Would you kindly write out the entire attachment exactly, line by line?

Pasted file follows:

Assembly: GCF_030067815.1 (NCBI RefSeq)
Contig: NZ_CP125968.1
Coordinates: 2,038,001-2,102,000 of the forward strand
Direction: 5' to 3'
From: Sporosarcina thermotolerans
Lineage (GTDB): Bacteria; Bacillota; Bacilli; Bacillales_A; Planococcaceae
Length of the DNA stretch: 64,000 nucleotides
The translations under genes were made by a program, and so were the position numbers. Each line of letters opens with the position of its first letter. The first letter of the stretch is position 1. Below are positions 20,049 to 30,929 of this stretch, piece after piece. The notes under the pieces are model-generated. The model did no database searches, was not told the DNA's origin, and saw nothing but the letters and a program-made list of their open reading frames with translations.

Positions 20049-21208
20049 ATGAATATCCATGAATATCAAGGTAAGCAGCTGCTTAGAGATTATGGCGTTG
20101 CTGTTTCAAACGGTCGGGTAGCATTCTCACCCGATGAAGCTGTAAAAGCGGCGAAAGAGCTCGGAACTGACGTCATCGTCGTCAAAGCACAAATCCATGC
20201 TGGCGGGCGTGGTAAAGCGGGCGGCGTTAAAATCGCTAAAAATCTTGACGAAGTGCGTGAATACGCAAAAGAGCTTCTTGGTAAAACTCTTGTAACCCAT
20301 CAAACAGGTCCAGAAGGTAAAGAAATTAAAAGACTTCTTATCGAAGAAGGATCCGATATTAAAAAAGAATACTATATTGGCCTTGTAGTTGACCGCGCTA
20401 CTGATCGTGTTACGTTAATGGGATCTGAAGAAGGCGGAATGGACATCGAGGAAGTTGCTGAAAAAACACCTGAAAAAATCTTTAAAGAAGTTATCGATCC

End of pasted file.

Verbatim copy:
Assembly: GCF_030067815.1 (NCBI RefSeq)
Contig: NZ_CP125968.1
Coordinates: 2,038,001-2,102,000 of the forward strand
Direction: 5' to 3'
From: Sporosarcina thermotolerans
Lineage (GTDB): Bacteria; Bacillota; Bacilli; Bacillales_A; Planococcaceae
Length of the DNA stretch: 64,000 nucleotides
The translations under genes were made by a program, and so were the position numbers. Each line of letters opens with the position of its first letter. The first letter of the stretch is position 1. Below are positions 20,049 to 30,929 of this stretch, piece after piece. The notes under the pieces are model-generated. The model did no database searches, was not told the DNA's origin, and saw nothing but the letters and a program-made list of their open reading frames with translations.

Positions 20049-21208
20049 ATGAATATCCATGAATATCAAGGTAAGCAGCTGCTTAGAGATTATGGCGTTG
20101 CTGTTTCAAACGGTCGGGTAGCATTCTCACCCGATGAAGCTGTAAAAGCGGCGAAAGAGCTCGGAACTGACGTCATCGTCGTCAAAGCACAAATCCATGC
20201 TGGCGGGCGTGGTAAAGCGGGCGGCGTTAAAATCGCTAAAAATCTTGACGAAGTGCGTGAATACGCAAAAGAGCTTCTTGGTAAAACTCTTGTAACCCAT
20301 CAAACAGGTCCAGAAGGTAAAGAAATTAAAAGACTTCTTATCGAAGAAGGATCCGATATTAAAAAAGAATACTATATTGGCCTTGTAGTTGACCGCGCTA
20401 CTGATCGTGTTACGTTAATGGGATCTGAAGAAGGCGGAATGGACATCGAGGAAGTTGCTGAAAAAACACCTGAAAAAATCTTTAAAGAAGTTATCGATCC